As I write this blog today, I am literally beaming with pride. I think back on everything my little Maddy has overcome, and I could not be happier for her. From the moment she was born, and I heard the word clubfoot, I knew we had some challenges coming. My Google searches on that word later proved that I was right. The doctors also confirmed my suspicions by telling me that she would be behind with most developmental milestones.
At 3 weeks of age and casts reaching from the tips of her toes to the tops of her thighs, my heart ached for her legs that she was not allowed to use. How frustrating it must be to not be able to move your legs, I thought. How irritating it must be to not be able to stretch or bend your legs! But she proved to be a fighter, and she was the happiest baby I'd ever seen. It was as if she was telling me to have no pity on her, for how can you pity someone who's smiling? So we carried on, and the casts became just a part of her. They became such a normal part of our lives that her older sister even asked me one day why I had no baby pictures of her with her casts. She assumed that all babies had to wear them.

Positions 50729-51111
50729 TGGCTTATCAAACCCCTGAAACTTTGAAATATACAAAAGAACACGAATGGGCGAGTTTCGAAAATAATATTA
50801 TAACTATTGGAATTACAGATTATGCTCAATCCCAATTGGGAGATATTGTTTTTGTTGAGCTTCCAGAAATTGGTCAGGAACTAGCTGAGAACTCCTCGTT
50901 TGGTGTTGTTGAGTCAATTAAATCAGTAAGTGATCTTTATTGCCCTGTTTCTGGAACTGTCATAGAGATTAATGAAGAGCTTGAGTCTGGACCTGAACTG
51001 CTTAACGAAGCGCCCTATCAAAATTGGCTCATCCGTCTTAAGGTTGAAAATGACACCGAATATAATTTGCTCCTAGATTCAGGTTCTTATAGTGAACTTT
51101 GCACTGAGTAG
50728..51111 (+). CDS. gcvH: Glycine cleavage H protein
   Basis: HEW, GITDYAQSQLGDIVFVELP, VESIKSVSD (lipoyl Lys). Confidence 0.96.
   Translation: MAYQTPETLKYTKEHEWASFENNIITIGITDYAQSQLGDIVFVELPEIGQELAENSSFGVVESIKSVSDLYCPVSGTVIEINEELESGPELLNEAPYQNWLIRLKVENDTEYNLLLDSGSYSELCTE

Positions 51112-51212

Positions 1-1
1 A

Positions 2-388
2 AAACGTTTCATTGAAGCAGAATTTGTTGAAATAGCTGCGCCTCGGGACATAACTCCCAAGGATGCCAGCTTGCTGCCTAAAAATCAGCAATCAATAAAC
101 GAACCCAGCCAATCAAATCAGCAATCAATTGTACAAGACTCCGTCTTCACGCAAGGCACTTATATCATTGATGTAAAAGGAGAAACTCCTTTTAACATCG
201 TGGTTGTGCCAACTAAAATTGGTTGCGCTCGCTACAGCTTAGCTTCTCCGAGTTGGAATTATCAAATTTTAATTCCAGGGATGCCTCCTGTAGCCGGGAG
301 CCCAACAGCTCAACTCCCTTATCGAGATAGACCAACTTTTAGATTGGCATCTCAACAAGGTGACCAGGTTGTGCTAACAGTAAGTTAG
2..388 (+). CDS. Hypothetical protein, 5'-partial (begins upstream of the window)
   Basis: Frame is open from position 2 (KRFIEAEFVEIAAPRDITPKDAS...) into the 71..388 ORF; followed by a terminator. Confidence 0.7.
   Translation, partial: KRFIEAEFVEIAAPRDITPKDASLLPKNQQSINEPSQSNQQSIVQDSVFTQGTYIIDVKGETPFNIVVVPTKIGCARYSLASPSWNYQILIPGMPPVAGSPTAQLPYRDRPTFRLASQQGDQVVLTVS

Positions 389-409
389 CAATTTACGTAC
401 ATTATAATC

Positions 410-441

At 4 months of age, while still wearing casts on both legs, Maddy rolled over from her belly to back right on time just like the average baby. By 7 months of age, with the casts replaced by an uncomfortable brace that held her feet apart at an angle, she was sitting unassisted. By 9 1/2 months, she was crawling with her brace. By 10 months, she only had to wear the brace while sleeping and was in physical therapy. At 11 months, she was pulling up to standing. Soon after, she was cruising around the furniture. In the midst of all her incredible milestones that proved not to be as delayed as predicted, the doctors continued to express concern for her development. I was baffled and annoyed. How could they possibly see red flags when she's doing all these wonderful things?! My pride for her continued to grow despite being surrounded by naysayers, and she continued to be the happiest baby in the world. My first two children were not walking by a year old, so I showed no concern that Maddy was not walking either. She would get it when she's ready. And then one day she did. Four days shy of 14 months old, Maddy was sitting in the middle of the living room. She looked at the floor, she looked at me, and then she put her hands on the floor in front of her. She leaned forward, sticking her little bottom up in the air, and she pushed off. She slowly and carefully came to a standing position, and she stared at me with the biggest brown eyes I've ever seen. Her face showed pure concentration. Her arms balanced her wide stance, and she began to smile. Her left foot moved forward a few inches, and then her right. She plopped down to the floor and gave me a huge grin. I couldn't help but grab her and squeeze her with excitement. A mother is always proud when her baby starts walking, but my pride in that very moment exceeded anything I had ever witnessed. Two steps are hardly called "walking," but for Madison Grey, it's a huge accomplishment. And now it's only a matter of time.